Dr. Orlof, a former prison doctor, abducts beautiful women from nightclubs and tries to use their skin to repair his daughter's fire-scarred face. He is assisted by Morpho, a deformed ...
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A young doctor kills himself after a medical committee terminates his research into human embryos, considering it too inhumane. His wife then seeks revenge on those who drove her husband to... See full summary »
Eugenie, a beautiful but shy young girl, lives with her stepfather, a famous writer specializing in stories of erotica. One day she happens to read one of his "erotic" books and its power ... See full summary »
Without a family, penniless and separated from her sister, a beautiful chaste woman will have to cope with an endless parade of villains, perverts and degenerates who will claim not only her treasured virtue but also her life.
A girl arrives from London to visit her estranged relatives in a remote castle for the reading of her father's will. After a while she discovers that they are all in fact dead and her ... See full summary »
A journalist takes a bet that he can spend the night in a haunted castle on All Hallow's Eve. During his stay, he bears witness to the castle's gruesome past coming to life before him, and falls in with a beautiful female ghost.
Dr. Orlof, a former prison doctor, abducts beautiful women from nightclubs and tries to use their skin to repair his daughter's fire-scarred face. He is assisted by Morpho, a deformed monstrosity who delights in biting his victims. Orlof had better hurry, though -- a young police inspector and his ballerina girlfriend are onto his sadistic practices. Written by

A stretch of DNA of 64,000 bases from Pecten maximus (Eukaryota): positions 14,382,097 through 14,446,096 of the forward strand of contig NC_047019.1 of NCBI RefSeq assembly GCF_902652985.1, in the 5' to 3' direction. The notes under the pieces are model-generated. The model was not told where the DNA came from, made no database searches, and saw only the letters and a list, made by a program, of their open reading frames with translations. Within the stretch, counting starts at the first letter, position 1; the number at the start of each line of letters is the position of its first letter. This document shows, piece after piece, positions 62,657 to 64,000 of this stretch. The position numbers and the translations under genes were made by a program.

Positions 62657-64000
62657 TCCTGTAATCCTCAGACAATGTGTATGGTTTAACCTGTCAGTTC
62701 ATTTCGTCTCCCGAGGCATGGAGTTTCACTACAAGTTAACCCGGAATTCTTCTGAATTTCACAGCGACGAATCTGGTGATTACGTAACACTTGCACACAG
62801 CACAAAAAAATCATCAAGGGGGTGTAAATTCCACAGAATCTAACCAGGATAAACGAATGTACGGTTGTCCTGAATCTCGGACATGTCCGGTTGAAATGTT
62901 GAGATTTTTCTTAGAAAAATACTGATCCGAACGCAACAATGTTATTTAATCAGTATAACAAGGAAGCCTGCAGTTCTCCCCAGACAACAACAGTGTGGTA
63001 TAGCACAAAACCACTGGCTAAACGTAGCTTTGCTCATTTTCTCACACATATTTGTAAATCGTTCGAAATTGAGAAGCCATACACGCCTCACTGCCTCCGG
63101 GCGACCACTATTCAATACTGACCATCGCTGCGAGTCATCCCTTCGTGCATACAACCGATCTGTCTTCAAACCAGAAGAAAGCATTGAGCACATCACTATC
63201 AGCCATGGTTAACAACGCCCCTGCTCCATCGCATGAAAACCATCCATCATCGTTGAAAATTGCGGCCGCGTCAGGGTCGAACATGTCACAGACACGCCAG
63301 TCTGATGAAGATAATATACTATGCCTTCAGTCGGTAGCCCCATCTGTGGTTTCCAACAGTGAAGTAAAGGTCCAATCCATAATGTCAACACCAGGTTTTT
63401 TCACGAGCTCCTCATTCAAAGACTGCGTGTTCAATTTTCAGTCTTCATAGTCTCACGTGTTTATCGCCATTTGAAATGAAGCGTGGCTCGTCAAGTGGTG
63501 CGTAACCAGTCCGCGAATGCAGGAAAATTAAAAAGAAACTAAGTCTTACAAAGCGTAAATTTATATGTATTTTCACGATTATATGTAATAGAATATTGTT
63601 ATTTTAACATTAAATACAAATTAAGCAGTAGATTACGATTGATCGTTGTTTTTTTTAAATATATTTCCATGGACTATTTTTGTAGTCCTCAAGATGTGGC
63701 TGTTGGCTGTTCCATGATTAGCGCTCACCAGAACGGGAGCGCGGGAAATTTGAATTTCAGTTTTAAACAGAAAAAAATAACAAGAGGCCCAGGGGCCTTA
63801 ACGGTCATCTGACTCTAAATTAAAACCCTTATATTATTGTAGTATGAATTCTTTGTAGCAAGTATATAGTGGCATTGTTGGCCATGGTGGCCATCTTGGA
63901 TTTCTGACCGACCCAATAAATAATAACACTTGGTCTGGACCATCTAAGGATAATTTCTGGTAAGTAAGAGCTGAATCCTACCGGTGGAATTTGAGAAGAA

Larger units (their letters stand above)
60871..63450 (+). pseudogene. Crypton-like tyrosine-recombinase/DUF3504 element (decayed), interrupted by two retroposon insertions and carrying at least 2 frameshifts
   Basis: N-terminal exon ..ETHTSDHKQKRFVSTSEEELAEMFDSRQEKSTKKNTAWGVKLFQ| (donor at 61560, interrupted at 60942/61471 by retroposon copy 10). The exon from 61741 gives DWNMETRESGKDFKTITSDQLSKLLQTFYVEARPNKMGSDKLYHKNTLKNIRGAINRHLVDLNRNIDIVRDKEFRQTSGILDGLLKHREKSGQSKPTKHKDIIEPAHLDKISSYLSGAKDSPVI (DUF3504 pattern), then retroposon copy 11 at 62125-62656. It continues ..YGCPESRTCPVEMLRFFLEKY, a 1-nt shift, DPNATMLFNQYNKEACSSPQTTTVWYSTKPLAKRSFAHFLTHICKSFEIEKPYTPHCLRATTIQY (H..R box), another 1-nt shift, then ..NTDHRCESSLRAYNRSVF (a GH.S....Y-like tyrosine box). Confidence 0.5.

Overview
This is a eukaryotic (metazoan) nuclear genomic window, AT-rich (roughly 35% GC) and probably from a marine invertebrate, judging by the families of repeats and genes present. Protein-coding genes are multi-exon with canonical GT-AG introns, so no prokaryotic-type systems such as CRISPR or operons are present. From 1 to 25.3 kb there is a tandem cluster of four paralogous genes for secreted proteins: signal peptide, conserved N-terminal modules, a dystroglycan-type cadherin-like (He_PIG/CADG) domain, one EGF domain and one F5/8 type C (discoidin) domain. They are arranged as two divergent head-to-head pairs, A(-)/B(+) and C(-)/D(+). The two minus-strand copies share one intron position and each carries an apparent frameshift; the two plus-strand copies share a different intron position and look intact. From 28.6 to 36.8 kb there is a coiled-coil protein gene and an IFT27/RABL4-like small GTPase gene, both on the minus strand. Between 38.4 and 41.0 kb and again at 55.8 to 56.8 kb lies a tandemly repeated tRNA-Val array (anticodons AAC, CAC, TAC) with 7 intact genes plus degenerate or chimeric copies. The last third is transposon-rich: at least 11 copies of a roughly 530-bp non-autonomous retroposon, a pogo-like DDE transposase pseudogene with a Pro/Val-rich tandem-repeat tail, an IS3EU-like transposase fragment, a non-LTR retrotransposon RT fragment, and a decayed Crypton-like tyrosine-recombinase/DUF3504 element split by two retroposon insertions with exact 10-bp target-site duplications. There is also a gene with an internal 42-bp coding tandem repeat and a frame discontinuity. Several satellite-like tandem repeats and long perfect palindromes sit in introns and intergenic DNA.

Christo Hoffmania <firstname.lastname@example.org>
Director Cameo (Jesus Franco): Man playing piano in bar. See more »
In the English-dubbed version a female witness said about the perpetrator that "he walked like a robot". The story was set in 1912, and the word "robot" first appeared in a Czech science fiction play in 1921. The writer was Karel Capek. See more »
Jess Franco's breakthrough film is a straight retelling of Yeux San Visage, albeit with some of the poetry removed and a more straightforward 'thriller' structure added. It's probably Franco's most 'normal' film, with only only a few of the the sleaze diversions that became the raison d'etre of his work from then until the present day. However, look closer and you can trace his obsession with nightclubs and mirrors (put to best effect in one scene in Vampyros Lesbos!) back to this film. Overall, a little on the long side for today's audiences, but a very important taboo-busting film at the time, and contains some very good cinematography, occasionally in an almost bava-esque style.
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